Thousands of South Koreans working for the US Forces Korea (USFK) were furloughed indefinitely starting Wednesday amid a deadlock in defense cost-sharing negotiations between the two countries, sparking concerns over the possible impact on Korea's readiness posture.
The furloughs have also drawn criticism that Washington is risking the livelihoods of South Koreans who have worked many years for the USFK for the sake of its own financial interests and to pressure its ally in the defense cost talks.
South Korea and the United States have failed to bridge differences over a new Special Measures Agreement (SMA) that stipulates how much Seoul would pay for the upkeep of the 28,500-strong USFK.
"Today, approximately half of the USFK Korean National employee workforce has been furloughed due to a lapse in the Special Measures Agreement," USFK Commander Gen. Robert Abrams said in a message to the furloughed employees.
Salaries of about 9,000 workers are covered by the agreement.
In a notice sent to the workers subject to the unpaid leave last week, the US Department of the Army said the furloughs would be in effect until further notice.
It is the first time that such a measure has been implemented since the establishment of the command.
Those who continue to work in areas of life, health, safety and other essential services will be paid by the US government, as the Pentagon earlier pledged.
Calling the situation "unfortunate," "unthinkable" and "heartbreaking," Abrams pledged to support the workers and to continue emphasizing to both the US and South Korean governments the need for a deal to end the furloughs.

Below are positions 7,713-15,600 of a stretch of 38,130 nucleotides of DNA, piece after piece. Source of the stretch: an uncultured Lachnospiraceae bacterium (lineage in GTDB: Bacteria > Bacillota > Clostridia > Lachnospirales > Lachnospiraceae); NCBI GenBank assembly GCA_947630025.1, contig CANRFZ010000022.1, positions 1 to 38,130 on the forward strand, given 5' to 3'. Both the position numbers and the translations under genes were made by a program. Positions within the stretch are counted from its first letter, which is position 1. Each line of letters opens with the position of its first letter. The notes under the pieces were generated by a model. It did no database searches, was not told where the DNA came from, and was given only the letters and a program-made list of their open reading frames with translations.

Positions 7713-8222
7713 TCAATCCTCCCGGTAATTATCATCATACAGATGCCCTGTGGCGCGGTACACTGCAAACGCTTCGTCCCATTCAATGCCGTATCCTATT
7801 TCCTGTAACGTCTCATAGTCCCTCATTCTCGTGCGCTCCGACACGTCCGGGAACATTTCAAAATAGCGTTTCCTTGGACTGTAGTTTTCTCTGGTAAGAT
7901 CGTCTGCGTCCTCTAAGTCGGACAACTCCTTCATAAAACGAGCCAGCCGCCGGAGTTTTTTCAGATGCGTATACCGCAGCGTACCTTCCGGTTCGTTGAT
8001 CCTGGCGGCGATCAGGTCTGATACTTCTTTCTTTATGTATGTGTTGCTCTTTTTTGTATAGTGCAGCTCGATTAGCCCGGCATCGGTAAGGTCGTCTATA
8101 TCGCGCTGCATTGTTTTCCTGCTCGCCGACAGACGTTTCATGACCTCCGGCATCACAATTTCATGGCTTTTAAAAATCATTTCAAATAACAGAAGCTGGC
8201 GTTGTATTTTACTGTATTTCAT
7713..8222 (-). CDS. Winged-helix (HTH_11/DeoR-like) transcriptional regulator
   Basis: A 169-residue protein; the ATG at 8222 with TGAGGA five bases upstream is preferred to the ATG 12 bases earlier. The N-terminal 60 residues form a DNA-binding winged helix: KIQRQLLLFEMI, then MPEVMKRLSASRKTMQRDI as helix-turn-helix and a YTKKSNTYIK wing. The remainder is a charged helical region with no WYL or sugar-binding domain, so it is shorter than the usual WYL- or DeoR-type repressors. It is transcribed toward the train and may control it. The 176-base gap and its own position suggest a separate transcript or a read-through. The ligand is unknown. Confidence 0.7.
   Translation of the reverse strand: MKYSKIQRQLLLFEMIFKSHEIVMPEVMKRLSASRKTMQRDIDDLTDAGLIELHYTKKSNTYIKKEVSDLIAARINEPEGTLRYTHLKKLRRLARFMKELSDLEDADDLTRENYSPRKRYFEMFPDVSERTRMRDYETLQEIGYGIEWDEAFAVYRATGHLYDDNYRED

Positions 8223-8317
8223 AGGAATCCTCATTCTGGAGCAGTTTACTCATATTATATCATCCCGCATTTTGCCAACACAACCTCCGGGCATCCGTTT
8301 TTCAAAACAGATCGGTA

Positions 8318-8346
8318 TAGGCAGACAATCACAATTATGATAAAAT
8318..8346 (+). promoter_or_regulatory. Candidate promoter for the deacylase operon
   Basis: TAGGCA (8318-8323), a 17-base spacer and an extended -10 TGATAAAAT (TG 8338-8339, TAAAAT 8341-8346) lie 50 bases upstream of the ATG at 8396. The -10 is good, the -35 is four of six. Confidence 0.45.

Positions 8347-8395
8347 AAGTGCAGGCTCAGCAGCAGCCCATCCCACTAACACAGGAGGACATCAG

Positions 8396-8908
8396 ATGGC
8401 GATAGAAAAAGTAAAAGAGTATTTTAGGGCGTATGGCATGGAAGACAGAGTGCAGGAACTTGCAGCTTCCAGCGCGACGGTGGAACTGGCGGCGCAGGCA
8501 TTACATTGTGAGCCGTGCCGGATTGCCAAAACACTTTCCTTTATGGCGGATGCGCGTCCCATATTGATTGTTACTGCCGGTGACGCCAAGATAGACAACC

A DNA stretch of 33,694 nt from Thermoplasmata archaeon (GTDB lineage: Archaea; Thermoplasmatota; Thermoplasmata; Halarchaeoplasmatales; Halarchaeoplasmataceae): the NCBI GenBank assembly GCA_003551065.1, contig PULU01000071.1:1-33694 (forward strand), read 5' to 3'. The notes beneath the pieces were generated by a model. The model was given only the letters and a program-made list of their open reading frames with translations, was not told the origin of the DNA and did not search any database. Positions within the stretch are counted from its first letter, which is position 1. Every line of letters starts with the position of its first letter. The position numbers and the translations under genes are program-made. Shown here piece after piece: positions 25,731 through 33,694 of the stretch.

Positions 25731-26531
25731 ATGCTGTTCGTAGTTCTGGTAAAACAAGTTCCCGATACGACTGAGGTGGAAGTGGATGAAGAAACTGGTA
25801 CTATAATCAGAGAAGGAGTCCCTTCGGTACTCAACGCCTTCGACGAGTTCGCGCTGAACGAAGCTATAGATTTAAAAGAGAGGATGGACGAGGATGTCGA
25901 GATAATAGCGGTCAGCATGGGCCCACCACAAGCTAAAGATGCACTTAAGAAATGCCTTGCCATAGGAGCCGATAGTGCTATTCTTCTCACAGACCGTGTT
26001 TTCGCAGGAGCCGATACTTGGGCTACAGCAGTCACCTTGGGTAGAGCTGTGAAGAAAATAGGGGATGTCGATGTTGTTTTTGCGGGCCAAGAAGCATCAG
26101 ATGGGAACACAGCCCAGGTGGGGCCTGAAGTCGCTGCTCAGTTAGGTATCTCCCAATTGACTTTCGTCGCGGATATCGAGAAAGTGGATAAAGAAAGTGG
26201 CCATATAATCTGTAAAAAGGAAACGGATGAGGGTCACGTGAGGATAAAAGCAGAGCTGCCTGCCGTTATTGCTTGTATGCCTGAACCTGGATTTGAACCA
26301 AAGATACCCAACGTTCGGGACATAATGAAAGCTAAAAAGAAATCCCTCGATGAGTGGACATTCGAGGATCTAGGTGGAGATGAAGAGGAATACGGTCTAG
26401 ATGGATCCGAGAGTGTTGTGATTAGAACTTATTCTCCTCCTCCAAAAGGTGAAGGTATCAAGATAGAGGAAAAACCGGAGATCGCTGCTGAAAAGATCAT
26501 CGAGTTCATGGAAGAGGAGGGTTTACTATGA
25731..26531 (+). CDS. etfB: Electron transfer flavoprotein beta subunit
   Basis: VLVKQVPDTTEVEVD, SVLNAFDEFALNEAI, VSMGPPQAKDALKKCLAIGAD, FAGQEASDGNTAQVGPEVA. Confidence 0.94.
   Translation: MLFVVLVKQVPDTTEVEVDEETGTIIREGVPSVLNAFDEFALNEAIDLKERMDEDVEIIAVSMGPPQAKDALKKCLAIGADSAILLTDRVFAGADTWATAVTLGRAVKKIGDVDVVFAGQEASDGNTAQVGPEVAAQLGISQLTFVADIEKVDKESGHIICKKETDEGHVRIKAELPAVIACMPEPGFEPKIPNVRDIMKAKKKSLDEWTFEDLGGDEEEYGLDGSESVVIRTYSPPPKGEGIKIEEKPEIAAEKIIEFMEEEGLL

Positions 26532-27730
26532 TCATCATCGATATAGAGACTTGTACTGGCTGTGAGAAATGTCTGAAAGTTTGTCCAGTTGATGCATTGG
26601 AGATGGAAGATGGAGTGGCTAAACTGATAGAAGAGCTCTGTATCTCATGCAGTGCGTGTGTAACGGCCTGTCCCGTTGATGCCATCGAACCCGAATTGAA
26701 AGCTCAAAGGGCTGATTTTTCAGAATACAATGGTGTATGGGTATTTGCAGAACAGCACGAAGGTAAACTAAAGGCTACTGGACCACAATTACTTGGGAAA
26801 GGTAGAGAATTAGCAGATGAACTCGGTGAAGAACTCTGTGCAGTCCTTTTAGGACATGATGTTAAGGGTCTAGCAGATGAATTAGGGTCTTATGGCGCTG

"While this is an unfortunate situation and we will miss them dearly, we will work to minimize the impact on our 'fight tonight' posture despite the strenuous circumstances," Abrams said, calling the workers "vital to our mission and the Korea-US alliance.
The impact may be worse as installation services have already been partially halted and soldiers' off-installation travel has been restricted due to the COVID-19 virus.
During the latest and seventh round of talks last month, South Korea proposed concluding a separate agreement to first address the wage issue, but the US rejected the idea over concerns that such a move could further delay a comprehensive deal, Seoul's top negotiator Jeong Eun-bo has said.
Critics said the US has been using the issue as leverage in the negotiations.
On Tuesday, Jeong expressed regret over the furloughs and called on Washington to strive for the employees' swift return to work.
But Jeong also said that the two countries "have considerably narrowed differences, we expect the final conclusion of the negotiations in the near future."
On Wednesday, a diplomatic source also said that Seoul and Washington could announce a deal as early as later in the day, as they have reached "the stage of putting the finishing touches on the negotiations."
The US has reportedly demanded a hefty increase in Seoul's financial contribution, while Seoul appears to have expressed its willingness to pay more than its earlier proposal of an approximate 10 percent increase.
The previous one-year SMA expired at the end of 2019. Under the deal, South Korea agreed on an 8.2 percent increase.
Meanwhile, the USFK Korean Employees Union representing about 8,600 local workers of the USFK called for rapid normalization of the situation in a news conference on Wednesday, estimating about 4,000 of its members have gone on unpaid leave.
"The livelihoods of (Korean) workers have been hit hard by the collapse of the talks with the US, particularly at a time when it is difficult to find day labor or part-time jobs due to the new coronavirus outbreak. This will also have a clear impact on the local economy around US bases," the union said at the conference held in front of the US Army Garrison Humphreys in Pyeongtaek, 70 kilometers south of Seoul.
"The US's unreasonable demand for Korea's increased share of the defense costs is to abandon the bilateral alliance and will trample the noble spirit of the USFK and its workers practicing a pure Korean-US alliance," the union said, urging the Seoul government to request a thorough system reform in negotiations to prevent recurrence of a similar situation.
The union then raised expectations that the Korean government will soon announce support measures for its workers put on unpaid leave. (Yonhap)